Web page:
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2016年ACCA F8知识点:THE AUDIT OF WAGES (Part 1)

Relevant to Paper FAU and ACCA Qualification Paper F8 (INT) and (UK)
This article focuses on the audit of wages but many of the points made also apply to salaries (the term payroll covers both). The distinction between the two is that wages are normally paid weekly in cash to employees working in departments such as production. Salaries, on the other hand, are paid monthly to employees normally working in administrative departments, via electronic transfers to their bank accounts. Changes in technology and less reliance on cash have blurred this traditional distinction and many hourly paid employees are now paid via bank transfer. However, in some small companies or in parts of the world where few people have bank accounts, employees are still paid in cash based on hours in attendance or work completed.
Even companies that appear to have good internal controls can suffer from instances of fraud. The most common payroll frauds include:
1. The inclusion of fictitious (ghost) employees on the payroll – this can happen in circumstances where blank clock-cards are kept by factory supervisors who also distribute wage packets to employees. There is also a risk of this type of fraud if staff who update the master file for changes are also involved in the preparation or distribution of wage packets.
2. Deliberate timing errors – a variation on the above fraud is to include new employees on the payroll before they actually commence work or to leave them on the payroll after they have left.
3. Requesting a cheque for net wages in excess of the required amount. This type of fraud is generally easier to perpetrate in manual wages systems. Alternatively, if employees are paid by bank transfer a lack of controls could provide staff with the opportunity to make changes to the list before it is sent to the bank.
4. Payment of unauthorised/invalid overtime – this can happen in circumstances where the authorisation of overtime is not properly controlled or details of overtime input during the preparation of the payroll are not independently reconciled to authorised totals for the week.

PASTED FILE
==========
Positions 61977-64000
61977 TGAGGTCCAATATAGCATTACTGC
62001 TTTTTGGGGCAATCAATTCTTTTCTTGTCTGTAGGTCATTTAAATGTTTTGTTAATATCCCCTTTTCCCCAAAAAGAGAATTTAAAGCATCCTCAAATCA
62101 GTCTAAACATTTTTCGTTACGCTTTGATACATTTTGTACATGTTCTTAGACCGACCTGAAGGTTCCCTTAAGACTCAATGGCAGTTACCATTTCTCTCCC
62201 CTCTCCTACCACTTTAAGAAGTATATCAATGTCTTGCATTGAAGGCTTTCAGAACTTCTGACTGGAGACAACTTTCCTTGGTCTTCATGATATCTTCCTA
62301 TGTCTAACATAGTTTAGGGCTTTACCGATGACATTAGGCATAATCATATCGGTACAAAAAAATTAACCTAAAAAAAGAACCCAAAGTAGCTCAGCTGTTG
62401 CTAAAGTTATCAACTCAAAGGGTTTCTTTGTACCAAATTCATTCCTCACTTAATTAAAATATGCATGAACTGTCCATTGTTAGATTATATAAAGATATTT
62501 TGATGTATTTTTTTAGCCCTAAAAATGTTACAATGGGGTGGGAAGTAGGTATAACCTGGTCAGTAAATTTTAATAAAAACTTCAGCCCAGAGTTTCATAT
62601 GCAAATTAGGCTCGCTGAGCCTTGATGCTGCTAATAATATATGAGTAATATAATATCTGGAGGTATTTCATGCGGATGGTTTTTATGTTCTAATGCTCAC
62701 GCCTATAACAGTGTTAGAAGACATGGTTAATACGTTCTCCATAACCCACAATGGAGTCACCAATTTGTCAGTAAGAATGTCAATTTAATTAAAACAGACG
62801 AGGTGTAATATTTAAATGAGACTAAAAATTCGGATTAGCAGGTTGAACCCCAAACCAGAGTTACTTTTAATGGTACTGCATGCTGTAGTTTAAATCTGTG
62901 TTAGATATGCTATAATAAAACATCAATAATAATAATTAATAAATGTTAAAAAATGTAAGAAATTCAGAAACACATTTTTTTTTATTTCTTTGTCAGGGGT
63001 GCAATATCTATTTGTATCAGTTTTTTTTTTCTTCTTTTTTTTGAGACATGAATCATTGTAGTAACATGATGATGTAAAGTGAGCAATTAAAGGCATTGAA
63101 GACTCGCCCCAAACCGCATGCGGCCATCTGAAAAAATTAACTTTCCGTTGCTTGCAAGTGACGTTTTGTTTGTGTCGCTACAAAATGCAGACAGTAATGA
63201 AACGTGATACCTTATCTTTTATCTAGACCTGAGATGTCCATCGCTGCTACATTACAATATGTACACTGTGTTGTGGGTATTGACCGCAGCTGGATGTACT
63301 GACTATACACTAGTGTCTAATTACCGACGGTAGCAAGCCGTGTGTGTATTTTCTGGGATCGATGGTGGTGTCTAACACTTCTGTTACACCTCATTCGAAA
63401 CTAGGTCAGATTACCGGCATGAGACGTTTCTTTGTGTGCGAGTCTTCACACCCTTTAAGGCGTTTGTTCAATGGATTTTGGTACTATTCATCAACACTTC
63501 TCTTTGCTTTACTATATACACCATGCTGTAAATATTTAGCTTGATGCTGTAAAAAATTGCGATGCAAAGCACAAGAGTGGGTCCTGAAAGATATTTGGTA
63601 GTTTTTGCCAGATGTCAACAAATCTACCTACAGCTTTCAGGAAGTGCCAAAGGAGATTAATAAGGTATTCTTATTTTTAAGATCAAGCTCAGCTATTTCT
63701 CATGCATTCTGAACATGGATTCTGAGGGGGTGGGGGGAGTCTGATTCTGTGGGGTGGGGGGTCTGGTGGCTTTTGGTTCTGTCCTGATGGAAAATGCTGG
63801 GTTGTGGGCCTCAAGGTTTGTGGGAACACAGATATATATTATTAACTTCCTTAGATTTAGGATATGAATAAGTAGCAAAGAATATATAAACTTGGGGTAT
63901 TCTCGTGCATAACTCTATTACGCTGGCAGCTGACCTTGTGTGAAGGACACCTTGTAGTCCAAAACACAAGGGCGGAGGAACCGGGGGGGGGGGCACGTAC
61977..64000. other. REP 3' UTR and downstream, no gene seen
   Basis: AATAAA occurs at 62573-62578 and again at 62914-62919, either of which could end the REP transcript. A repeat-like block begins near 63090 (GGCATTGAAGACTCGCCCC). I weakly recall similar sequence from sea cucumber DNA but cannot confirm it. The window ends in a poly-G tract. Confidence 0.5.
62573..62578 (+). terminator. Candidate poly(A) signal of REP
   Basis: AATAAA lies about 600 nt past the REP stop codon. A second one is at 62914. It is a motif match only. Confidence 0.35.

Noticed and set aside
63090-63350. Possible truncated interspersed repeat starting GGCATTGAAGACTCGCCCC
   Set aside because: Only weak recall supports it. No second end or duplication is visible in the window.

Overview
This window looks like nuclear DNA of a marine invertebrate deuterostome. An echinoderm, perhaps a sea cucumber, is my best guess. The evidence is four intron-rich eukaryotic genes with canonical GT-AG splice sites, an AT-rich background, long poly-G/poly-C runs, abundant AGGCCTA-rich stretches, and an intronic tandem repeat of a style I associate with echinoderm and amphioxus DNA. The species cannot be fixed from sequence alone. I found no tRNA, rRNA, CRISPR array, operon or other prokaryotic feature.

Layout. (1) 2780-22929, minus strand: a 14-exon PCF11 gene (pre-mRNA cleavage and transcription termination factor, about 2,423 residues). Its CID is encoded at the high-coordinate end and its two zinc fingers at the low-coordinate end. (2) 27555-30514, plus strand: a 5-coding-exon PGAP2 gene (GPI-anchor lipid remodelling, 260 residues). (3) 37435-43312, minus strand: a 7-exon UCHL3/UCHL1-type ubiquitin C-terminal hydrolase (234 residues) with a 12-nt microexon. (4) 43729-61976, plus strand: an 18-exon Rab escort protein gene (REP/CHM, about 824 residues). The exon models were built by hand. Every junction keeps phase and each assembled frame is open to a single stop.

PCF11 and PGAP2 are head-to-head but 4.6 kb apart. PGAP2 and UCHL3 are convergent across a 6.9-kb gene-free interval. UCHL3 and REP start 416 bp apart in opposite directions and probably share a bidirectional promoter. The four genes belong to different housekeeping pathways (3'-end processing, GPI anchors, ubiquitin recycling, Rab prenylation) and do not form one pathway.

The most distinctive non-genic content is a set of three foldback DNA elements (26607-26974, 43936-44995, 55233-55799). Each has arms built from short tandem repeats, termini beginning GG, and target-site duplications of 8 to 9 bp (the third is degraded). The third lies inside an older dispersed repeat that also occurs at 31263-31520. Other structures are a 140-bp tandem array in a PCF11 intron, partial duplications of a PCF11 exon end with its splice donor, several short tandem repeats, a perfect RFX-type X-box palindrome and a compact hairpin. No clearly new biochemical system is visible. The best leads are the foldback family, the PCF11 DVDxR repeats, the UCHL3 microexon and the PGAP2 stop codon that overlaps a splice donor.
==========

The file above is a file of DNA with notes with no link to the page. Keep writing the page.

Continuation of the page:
The common feature that often facilitates these frauds is inadequate segregation of duties. Frauds can be difficult to prevent where there is collusion among staff. Historically organisations have lost significant sums when large numbers of staff came to expect the routine inclusion of unauthorised overtime in their pay.
Most of the audit work on the wages system should be performed during the interim audit but some substantive procedures to confirm payroll costs and wage accruals should normally form part of the final audit.
Interim audit work on wages should involve the normal stages of recording, evaluating and testing internal controls.
Typical control objectives for wages include the following:
1. To ensure that employees are only paid for work done.
2. To ensure that wages are only paid to valid employees.
3. To ensure that all wages are authorised
4. To ensure that wages are paid at the correct rates of pay
5. To ensure that wages are correctly calculated.
6. To ensure all wages transactions are correctly recorded in the books of account.
7. To ensure that all payroll deductions are paid over to appropriate third parties (for example, tax authorities)
The evaluation should be performed by considering if controls exist to ensure specified control objectives are met.
Auditors often complete questionnaires to assist in system evaluation. Internal Control Questionnaires (ICQs) ask specific questions about controls relevant to each control objective. The alternative is an Internal Control Evaluation Questionnaire (ICEQs), sometimes referred to as key or control questions which focus on risks rather than objectives. They cover the same areas as control objectives and typical examples include:
? Can employees be paid for work not done?
? Can wages be paid to fictitious employees?
? Can unauthorised wages be paid?
? Can errors occur in wage calculations?
? Can wage costs be incorrectly recorded?
If the evaluation indicates that controls exist a test of controls (compliance test) will be performed but if controls are weak or absent then a substantive procedure will be appropriate, to determine if material misstatement has occurred.

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